Saudi Arabia, which is 200 times larger and has a menacingly strong population of 220,000 soldiers, has been in competition with its smaller neighbor for years. Between 2017 and 2021, the Saudis led a boycott against Qatar that ended in vain. Saudi Arabia would have liked to shut down the Qatari news channel Al Jazeera, which reports very critically on the entire region. The station only makes an exception when it comes to domestic politics in its own country.
Qatar is a country of contrasts. It wants to control everything and be open at the same time. It must be accepted in its conservative, strictly religious region and at the same time not disgust in the West. Much has been done to achieve this balancing act. Questionable methods were also used to gain public favor or to discredit opponents.
But the criticism did not go away. In fact, it got louder and louder every week. In Qatar, the reservations about the World Cup hosts are met with incomprehension. At the end of October, Sheikh Tamim Hamad Al-Thani spoke of an “unprecedented campaign” being waged against his country. Inventions and double standards are among the drivers of the campaign.
Human rights in Qatar. An overview:
Treatment of migrants: About 90 percent of the population are foreigners and a large proportion of them work in low-wage sectors. The treatment of these migrants has been criticized by human rights organizations. In recent years, the focus has been on the working conditions of the migrant workers, who often come from the Far East and who worked on the stadiums and other infrastructure for the World Cup.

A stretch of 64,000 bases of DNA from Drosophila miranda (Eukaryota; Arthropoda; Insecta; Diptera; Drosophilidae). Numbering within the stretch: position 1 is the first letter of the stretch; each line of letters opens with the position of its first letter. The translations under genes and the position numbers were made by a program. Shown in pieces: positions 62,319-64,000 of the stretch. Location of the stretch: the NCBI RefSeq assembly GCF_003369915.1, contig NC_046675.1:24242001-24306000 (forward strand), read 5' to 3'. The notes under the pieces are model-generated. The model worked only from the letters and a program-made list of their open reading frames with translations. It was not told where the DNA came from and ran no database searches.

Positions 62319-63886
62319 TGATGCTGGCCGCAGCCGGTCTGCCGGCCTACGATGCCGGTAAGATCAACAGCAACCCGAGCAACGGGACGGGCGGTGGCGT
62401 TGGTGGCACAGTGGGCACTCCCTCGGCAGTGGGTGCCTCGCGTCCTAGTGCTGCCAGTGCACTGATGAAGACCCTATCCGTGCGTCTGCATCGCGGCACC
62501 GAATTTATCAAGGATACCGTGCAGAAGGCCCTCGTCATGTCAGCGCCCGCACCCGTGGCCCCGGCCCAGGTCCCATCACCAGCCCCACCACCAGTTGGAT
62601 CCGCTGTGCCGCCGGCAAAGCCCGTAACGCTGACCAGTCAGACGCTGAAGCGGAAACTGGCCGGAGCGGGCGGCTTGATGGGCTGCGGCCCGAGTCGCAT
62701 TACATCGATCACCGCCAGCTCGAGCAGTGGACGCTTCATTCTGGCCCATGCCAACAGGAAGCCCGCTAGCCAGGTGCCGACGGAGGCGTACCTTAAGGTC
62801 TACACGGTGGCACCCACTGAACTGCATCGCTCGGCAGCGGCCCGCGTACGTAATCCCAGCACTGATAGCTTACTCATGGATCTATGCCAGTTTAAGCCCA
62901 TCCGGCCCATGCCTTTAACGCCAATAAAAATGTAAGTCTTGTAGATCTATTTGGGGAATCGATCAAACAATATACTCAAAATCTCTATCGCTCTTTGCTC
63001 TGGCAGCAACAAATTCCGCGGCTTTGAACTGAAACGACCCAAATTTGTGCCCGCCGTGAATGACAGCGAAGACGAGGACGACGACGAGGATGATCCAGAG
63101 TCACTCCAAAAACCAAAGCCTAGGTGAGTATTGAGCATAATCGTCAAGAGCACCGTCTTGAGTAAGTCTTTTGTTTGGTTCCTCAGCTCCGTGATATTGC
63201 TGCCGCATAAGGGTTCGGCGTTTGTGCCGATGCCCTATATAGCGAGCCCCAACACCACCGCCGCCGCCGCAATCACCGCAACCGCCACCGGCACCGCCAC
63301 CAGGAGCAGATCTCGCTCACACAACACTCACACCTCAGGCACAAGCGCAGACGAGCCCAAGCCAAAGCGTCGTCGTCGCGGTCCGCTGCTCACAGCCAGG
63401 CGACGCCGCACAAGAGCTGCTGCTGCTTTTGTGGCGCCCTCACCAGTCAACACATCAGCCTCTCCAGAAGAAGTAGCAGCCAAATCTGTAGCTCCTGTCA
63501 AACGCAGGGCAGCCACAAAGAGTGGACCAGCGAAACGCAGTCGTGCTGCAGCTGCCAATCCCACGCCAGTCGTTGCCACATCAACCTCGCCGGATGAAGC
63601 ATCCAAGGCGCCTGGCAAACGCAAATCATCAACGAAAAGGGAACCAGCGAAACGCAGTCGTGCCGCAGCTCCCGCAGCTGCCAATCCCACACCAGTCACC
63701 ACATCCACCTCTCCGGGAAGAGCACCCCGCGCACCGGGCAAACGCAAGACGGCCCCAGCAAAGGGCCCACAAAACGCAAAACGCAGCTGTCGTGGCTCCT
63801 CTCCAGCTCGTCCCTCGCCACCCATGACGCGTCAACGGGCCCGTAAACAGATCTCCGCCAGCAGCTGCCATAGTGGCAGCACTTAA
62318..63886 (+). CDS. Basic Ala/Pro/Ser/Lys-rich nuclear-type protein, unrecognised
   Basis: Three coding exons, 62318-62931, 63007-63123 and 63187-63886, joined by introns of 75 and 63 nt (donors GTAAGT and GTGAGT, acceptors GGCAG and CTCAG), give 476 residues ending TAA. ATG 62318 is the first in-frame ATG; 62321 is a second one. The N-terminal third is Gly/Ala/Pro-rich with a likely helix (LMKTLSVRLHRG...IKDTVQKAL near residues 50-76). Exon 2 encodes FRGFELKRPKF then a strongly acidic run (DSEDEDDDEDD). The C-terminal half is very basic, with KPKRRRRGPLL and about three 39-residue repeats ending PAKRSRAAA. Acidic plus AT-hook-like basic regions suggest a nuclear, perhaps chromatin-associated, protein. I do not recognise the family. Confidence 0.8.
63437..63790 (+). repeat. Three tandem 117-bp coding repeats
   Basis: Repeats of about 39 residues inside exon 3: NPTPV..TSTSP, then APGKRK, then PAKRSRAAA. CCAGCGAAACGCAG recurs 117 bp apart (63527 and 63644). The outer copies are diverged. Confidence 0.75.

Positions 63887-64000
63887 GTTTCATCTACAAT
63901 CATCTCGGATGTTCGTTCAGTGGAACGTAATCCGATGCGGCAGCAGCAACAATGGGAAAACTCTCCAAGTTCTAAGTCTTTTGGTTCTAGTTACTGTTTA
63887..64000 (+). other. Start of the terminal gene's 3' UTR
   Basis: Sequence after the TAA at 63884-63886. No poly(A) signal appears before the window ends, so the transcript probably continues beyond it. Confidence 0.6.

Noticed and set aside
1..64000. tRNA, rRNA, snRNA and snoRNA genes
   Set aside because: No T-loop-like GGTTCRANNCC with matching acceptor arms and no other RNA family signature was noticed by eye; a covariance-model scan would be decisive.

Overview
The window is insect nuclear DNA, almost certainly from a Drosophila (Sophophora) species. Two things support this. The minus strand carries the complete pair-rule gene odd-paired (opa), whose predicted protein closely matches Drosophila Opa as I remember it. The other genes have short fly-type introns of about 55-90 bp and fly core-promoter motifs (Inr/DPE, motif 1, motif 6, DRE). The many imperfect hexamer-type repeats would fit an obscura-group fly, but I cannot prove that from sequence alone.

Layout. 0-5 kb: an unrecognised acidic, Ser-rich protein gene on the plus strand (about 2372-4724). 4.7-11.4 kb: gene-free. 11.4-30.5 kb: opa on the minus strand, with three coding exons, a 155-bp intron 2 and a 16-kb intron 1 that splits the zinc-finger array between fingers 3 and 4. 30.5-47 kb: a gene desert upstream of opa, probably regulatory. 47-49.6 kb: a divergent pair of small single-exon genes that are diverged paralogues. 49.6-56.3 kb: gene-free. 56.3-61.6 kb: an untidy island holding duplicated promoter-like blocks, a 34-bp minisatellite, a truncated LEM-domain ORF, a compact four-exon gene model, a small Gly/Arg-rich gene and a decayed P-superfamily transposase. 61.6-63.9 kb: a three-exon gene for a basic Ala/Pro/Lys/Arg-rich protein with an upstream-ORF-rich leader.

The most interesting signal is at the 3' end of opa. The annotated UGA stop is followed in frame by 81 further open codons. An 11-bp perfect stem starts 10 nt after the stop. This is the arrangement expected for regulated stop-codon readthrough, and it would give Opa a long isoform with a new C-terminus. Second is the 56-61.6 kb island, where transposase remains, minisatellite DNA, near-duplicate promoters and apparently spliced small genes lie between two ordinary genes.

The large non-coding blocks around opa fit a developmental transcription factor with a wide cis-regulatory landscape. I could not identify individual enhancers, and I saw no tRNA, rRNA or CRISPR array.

The migrants are very dependent on their employer and have to live in difficult circumstances. The death rate is said to be excessive among Qatari construction workers. With a minimum wage and legal adjustments in favor of workers, Qatar has recently improved the situation on paper.
Women’s rights: Women are disadvantaged in Qatar compared to men. They are poorly protected against domestic violence and can be punished for having sex outside of marriage. There are strict dress codes. The women are heavily dependent on their male guardian or husband. These can, for example, substantiate a woman with a travel ban.
Freedom of expression: The right to freedom of expression is severely restricted. Draconian penalties can be imposed for statements that are considered an insult to the political leadership or for blasphemy. The list of punishments in Qatar includes lashes.
Freedom of religion: There are other religions than Islam in Qatar. However, the other religions are clearly disadvantaged, especially Hinduism or Buddhism, which, unlike Christianity, is not officially recognized in Qatar. Proselytizing is forbidden under threat of punishment for all religions other than Islam.
LGBTQ rights: Homosexuality is prohibited by law in Qatar. Human rights organizations have recently made public cases of police violence against LGBTQ members. The emirate defended itself against the allegations and stated that everyone is welcome during the World Cup.